To max­im­ise the effect­ive­ness of their pub­lic rela­tions strategies, organ­isa­tions should con­sider adopt­ing a hybrid approach that com­bines ele­ments of each mod­el as needed. This flex­ib­il­ity enables busi­nesses to adapt to their stake­hold­ers’ diverse and ever-chan­ging needs while main­tain­ing a sol­id com­mit­ment to hon­est and trans­par­ent communication.

An Important Framework for PR

Ultimately, Grunig and Hunt’s four mod­els of pub­lic rela­tions serve as a valu­able frame­work for under­stand­ing the vari­ous approaches to com­mu­nic­a­tion and their poten­tial impact on an organ­isa­tion’s repu­ta­tion and relationships. 

By recog­nising the strengths and lim­it­a­tions of each mod­el, busi­nesses can make informed decisions about the most appro­pri­ate strategies for their unique cir­cum­stances, fos­ter­ing a cul­ture of open­ness, col­lab­or­a­tion, and mutu­al under­stand­ing with their stakeholders.

Please sup­port my blog by shar­ing it with oth­er PR- and com­mu­nic­a­tion pro­fes­sion­als. For ques­tions or PR sup­port, con­tact me via jerry@​spinfactory.​com.

PR Resource: Suggested Literature

Grunig, J. E., & Hunt, T. (1984). Managing pub­lic rela­tions. Holt, Rinehart, and Winston.

Ledingham, J. A., & Bruning, S. D. (Eds.). (2000). Public rela­tions as rela­tion­ship man­age­ment: A rela­tion­al approach to the study and prac­tice of pub­lic rela­tions. Routledge.

Cutlip, S. M., Center, A. H., & Broom, G. M. (2006). Effective pub­lic rela­tions (9th ed.). Pearson Prentice Hall.

Heath, R. L. (Ed.). (2013). Encyclopedia of pub­lic rela­tions (2nd ed.). Sage Publications.

Kent, M. L., & Taylor, M. (2002). Toward a dia­lo­gic the­ory of pub­lic rela­tions. Public Relations Review, 28(1), 21 – 37.

PR Resource: Approaches To PR

Three Approaches to Public Relations - Doctor Spin - The PR Blog
Three approaches to pub­lic relations.

Fundamental Approaches To PR

There are three schol­arly approaches to PR:

  • The Excellence Approach
  • The Rhetorical Approach
  • The Critical Approach

The Excellence Approach. A busi­ness-ori­ented approach focused on object­ives and cor­por­ate value cre­ation. The under­ly­ing motiv­a­tion behind the the­ory was that PR was mostly a vari­ety of tac­tic­al tools that des­per­ately needed a man­age­ment the­ory to work well in a soph­ist­ic­ated organisation.

Notable men­tions: James E. Grunig, Larissa A. Grunig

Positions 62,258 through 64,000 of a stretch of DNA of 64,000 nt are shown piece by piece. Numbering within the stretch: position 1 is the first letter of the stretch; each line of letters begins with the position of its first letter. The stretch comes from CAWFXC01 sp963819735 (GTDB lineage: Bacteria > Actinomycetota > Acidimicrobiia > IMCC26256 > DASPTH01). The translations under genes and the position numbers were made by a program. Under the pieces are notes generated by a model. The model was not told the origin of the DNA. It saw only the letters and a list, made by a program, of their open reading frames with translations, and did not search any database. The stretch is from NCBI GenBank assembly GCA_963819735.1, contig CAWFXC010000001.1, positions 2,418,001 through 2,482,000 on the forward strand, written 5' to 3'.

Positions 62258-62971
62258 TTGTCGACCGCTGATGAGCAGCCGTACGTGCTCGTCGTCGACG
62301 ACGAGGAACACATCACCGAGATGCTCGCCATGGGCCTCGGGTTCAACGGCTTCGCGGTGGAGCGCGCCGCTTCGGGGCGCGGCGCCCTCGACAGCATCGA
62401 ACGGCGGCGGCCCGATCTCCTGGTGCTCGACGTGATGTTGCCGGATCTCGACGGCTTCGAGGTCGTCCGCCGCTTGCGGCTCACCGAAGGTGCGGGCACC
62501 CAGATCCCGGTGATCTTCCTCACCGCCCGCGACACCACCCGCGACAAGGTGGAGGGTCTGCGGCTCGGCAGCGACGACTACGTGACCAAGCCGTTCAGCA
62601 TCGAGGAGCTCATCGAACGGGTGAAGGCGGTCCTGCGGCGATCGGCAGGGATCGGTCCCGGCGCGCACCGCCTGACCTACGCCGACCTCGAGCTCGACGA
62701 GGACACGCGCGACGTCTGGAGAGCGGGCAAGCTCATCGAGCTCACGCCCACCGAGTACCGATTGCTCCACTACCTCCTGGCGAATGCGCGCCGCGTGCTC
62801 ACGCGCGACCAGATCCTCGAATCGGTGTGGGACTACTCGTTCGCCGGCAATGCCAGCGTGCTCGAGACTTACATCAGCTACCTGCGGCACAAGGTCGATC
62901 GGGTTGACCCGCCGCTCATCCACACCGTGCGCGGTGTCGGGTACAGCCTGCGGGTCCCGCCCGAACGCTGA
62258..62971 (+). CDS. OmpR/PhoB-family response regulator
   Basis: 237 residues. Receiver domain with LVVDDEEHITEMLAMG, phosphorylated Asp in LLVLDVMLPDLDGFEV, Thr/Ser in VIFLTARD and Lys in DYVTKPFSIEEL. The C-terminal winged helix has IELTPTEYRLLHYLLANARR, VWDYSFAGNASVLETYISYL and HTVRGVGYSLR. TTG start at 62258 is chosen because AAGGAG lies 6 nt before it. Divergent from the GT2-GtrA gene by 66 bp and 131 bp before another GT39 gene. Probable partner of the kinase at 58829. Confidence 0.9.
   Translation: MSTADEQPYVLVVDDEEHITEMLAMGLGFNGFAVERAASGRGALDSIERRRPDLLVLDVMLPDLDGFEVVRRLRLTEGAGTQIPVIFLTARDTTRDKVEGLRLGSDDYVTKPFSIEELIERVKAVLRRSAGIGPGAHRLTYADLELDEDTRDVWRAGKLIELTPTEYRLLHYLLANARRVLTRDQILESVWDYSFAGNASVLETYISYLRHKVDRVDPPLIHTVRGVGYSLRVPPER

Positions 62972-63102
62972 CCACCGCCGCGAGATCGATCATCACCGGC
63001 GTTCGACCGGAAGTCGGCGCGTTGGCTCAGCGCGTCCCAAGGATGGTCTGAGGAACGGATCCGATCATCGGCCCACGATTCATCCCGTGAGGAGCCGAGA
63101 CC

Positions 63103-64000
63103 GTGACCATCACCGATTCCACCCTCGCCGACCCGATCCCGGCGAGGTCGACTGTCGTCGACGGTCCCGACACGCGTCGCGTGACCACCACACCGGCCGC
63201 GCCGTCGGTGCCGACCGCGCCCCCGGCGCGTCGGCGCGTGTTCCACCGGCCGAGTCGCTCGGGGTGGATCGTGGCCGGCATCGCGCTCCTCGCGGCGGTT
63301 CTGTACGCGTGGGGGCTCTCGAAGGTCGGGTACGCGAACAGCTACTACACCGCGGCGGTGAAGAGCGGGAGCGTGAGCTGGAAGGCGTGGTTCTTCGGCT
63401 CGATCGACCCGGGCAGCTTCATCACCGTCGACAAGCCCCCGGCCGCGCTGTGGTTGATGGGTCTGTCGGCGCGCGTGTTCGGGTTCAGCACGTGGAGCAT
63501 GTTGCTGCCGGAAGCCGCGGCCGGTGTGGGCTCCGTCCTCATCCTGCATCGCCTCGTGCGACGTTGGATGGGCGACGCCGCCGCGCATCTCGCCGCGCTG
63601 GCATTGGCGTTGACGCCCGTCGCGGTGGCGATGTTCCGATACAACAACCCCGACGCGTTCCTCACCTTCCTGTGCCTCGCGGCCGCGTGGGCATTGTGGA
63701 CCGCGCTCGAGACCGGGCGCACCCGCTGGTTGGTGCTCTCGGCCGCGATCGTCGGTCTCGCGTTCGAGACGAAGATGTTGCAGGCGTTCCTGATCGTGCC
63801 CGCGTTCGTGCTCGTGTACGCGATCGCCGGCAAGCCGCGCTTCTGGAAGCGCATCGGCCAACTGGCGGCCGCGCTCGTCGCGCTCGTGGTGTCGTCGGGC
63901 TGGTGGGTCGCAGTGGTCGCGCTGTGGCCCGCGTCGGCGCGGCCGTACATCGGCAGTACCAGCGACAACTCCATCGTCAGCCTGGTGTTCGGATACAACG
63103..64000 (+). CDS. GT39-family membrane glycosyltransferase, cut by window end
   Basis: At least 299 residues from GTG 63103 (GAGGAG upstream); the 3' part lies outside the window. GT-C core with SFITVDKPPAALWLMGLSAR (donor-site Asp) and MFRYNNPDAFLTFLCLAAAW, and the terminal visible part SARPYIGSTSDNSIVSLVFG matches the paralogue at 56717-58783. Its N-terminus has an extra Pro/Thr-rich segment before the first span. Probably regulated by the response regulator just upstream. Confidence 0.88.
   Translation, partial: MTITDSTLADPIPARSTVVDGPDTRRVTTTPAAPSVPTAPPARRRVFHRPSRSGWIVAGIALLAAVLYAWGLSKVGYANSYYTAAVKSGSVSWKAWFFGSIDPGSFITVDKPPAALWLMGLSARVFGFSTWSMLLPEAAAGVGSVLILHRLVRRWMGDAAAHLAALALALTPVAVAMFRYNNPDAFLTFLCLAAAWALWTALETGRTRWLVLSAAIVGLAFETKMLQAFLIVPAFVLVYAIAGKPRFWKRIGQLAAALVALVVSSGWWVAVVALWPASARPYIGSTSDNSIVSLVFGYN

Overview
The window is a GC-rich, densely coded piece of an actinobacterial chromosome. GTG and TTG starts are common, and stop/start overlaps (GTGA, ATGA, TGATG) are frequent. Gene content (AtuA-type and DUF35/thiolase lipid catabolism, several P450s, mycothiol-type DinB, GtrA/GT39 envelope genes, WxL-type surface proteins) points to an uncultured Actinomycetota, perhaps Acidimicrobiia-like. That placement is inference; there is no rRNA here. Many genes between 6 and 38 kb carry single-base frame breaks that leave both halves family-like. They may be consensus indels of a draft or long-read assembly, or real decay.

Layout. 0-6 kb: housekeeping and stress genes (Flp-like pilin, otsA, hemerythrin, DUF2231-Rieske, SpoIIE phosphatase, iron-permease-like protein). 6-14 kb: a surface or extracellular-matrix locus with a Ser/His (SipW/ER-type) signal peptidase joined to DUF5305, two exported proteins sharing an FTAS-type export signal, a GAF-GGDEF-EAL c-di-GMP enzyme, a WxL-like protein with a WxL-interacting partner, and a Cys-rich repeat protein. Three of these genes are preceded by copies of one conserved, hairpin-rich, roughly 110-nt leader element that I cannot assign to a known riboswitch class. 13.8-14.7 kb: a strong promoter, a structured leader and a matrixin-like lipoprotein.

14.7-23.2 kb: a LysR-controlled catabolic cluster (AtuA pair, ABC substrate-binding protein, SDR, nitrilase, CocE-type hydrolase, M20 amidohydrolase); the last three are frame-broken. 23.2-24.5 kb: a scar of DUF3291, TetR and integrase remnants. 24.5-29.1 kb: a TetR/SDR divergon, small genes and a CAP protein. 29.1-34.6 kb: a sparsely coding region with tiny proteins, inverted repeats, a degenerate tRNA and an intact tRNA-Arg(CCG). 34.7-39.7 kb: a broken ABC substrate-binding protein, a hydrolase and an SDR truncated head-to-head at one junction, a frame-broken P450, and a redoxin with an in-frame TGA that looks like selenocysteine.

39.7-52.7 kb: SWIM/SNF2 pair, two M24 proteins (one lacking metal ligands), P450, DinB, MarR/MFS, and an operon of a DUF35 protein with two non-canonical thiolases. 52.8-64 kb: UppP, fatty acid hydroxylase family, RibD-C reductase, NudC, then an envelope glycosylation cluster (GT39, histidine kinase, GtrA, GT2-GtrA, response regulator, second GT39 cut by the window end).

The Rhetorical Approach. A clas­sic­al approach that stems from ideas dat­ing back to ancient Greece. It’s a psy­cho­lo­gic­al the­ory of how com­mu­nic­a­tion struc­tures human cul­ture by shap­ing human minds. An absence of mor­al judg­ment char­ac­ter­ises the rhet­or­ic­al approach and is utilitarian.

Notable men­tions: Edward Bernays, The Toronto School of Communication Theory, Robert Heath

The Critical Approach. A crit­ic­al approach deeply rooted in the­or­ies around soci­et­al power dynam­ics. Power is seen as a means to exert dom­in­ance, manip­u­la­tion, and oppres­sion. The crit­ic­al approach bor­rows many ideas from the rhet­or­ic­al approach by pla­cing them in mor­al frameworks.

Notable men­tions: Walter Lippmann, Noam Chomsky

Read also: 3 PR Approaches: Excellence, Rhetorical, and Critical

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1 Grunig, J. (2011). Public rela­tions excel­lence 2010. Journal of Professional Communication, 1. https://​doi​.org/​1​0​.​1​5​1​7​3​/​J​P​C​.​V​1​I​1​.85
2 Foster, A. (2017, January 20). The End of a Publicity Era: How P.T Barnum Affected Marketing and PR. Big Communications. https://​big​com​.com/​2​0​1​7​/​0​1​/​p​t​-​b​a​r​n​u​m​-​m​a​r​k​e​t​i​n​g​-​a​n​d​-​p​u​b​l​i​c​-​r​e​l​a​t​i​o​ns/
Jerry Silfwer
Jerry Silfwer
Jerry Silfwer, alias Doctor Spin, is an awarded senior adviser specialising in public relations and digital strategy. Currently CEO at KIX Index and Spin Factory. Before that, he worked at Kaufmann, Whispr Group, Springtime PR, and Spotlight PR. Based in Stockholm, Sweden.

The Cover Photo

The cover photo has nothing to do with public relations, of course. I share for no other reason that I happen to enjoy photography. Call it an “ornamental distraction”—and a subtle reminder to appreciate nature.

The cover photo has